Opening The Big Data Future of Employment Branding - by John Sumser - HRExaminer

If you know who's hiring, as evidenced by job ads, you can know a host of other things.

Review: Wanted Analytics

What if you had a database of the 700 Million job postings that have been circulated since the mid 2000s? What if that was supplemented with Department of Labor data on the supply of people around the US? What if you were smart enough to correlate the two? What if you could extract compensation and benefits data from the subset of ads that carry it? What if you were an early leader in the solution of big data problems?

Well, for starters, you’d be Wanted Analytics.

Quietly, over the last couple of years, the East Coast company has established itself as a data powerhouse. While I’m most interested in the employment branding implications, Wanted Analytics uses its data for economic forecasting (they’re getting better and better), employment data for national and state governments, hiring friction analysis, compensation data and a range of sourcing strategies and tactics.

If you know who’s hiring, as evidenced by job ads, you can know a host of other things.

For instance, most companies believe that their labor market competition is the same as their commercial or consumer competition. Nothing could be further from the truth. Competition varies by job. The fact that this is so little understood explains much of the conundrum around employment branding.

Think back to yesterday’s 9 Employment Branding Buckets. There are three functional types of employees:

  • Core: These people are the organization’s DNA. Their specialties drive products and innovation. One competes fro them wherever they are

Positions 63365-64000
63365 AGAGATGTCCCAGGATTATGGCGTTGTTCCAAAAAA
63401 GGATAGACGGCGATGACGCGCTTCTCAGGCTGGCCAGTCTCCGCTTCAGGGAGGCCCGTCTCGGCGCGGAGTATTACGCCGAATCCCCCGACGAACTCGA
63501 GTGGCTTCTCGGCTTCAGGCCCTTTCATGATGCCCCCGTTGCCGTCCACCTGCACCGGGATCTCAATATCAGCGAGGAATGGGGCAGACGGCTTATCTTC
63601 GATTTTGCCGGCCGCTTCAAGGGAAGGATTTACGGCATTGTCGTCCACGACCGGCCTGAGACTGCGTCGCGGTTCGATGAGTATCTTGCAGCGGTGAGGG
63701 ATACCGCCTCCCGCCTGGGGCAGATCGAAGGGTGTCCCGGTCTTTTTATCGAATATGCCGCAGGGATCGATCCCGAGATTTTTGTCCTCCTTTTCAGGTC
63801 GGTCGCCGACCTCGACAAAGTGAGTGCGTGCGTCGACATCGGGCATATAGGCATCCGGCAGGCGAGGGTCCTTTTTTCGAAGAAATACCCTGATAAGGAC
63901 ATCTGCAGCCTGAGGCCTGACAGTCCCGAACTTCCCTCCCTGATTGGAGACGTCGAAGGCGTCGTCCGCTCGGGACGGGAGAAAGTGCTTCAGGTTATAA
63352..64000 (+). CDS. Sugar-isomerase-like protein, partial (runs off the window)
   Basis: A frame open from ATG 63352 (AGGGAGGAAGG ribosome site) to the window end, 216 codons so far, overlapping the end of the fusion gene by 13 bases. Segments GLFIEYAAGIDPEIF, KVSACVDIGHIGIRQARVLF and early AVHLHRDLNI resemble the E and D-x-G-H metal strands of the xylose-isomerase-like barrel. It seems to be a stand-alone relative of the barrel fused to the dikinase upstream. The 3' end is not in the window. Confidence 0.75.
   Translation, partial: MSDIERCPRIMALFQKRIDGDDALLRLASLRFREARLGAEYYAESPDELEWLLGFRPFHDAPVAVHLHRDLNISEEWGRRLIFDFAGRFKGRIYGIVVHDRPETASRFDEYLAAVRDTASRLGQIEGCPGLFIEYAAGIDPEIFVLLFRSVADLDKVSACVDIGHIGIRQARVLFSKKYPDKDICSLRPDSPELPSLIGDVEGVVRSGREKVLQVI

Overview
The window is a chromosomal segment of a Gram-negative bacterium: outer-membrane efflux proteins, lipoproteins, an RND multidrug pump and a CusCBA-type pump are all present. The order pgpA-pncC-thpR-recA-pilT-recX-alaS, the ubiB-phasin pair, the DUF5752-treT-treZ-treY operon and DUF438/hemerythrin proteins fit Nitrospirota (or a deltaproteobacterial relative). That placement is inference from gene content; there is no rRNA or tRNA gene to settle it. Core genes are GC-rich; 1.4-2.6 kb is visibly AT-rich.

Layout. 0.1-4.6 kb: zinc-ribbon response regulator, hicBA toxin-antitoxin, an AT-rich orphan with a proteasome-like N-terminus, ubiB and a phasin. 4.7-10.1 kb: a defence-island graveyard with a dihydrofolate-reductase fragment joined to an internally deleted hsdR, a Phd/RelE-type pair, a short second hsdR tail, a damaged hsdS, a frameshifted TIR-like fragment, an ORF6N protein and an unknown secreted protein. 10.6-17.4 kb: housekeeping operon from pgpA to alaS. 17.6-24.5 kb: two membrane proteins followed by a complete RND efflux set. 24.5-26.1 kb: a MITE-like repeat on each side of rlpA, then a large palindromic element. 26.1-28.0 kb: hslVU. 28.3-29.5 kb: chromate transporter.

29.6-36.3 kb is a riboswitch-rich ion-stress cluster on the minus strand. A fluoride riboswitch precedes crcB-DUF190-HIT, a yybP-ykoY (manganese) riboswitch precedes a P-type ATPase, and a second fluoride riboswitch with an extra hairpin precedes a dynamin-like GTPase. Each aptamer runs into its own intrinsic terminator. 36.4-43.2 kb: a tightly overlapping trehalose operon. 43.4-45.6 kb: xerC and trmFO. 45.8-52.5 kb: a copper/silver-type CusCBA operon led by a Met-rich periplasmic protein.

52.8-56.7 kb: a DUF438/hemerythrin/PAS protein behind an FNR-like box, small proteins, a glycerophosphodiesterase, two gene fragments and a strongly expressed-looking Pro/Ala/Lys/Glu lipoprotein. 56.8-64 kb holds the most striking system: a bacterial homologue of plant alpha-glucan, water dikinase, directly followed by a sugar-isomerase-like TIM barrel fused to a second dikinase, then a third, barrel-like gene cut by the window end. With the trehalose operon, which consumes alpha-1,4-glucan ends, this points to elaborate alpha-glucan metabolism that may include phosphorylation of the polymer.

• Business: These people make the organization operate (HR, Finance, Facilities, non-essential Engineering and Manufacturing). You hire them locally and compete in the local market for them.
  • Digital: These people allow the organization to have a 21st Century look and feel. You are competing with Google, Amazon, Microsoft and anybody who is trying to prosper in the social technology age.

On a job by job basis, the Wanted Analytics data can be displayed to show where a particular job is being hired and who the day to day competitors are. With data in hand, in becomes particularly clear that the competition varies by job and location. If you act like your competition is Bank of America and it’s really Microsoft, you are going to have trouble recruiting. The Wanted Analytics tool allows you to see this and monitor it.

Wanted Analytics also collects and maintains a collection of labor supply statistics by job category. This makes it possible to see the difference between available supply and marketplace demand. In a sample analysis, we looked at Marketing Managers in the publishing and entertainment industries. In some cases, the demand was 50% greater than the supply if all of the people in the supply were available for work.

When you run into tight supply problems, Wanted has another tool.

By looking at and evaluating the history of hiring for a specific position in a specific locale, it’s possible to zero in on places where there are liable to be people who are the exact right fit. A job ad, two years later, is a perfect piece of intelligence.

By looking at the competition over time, comparing old job ads to your current requirements, searching for the person who got hired (on LinkedIn) and contacting them, a good bit of the uncertainty about fit can be eliminated up front.

The future of recruiting is vastly more data driven than it is today. The Wanted Analytics toolkit will be a critical piece of that future.



 
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9 Employment Branding Buckets

Employment Branding applies the same branding principles of attracting and retaining customers to attracting and retaining top employees. Employment branding...

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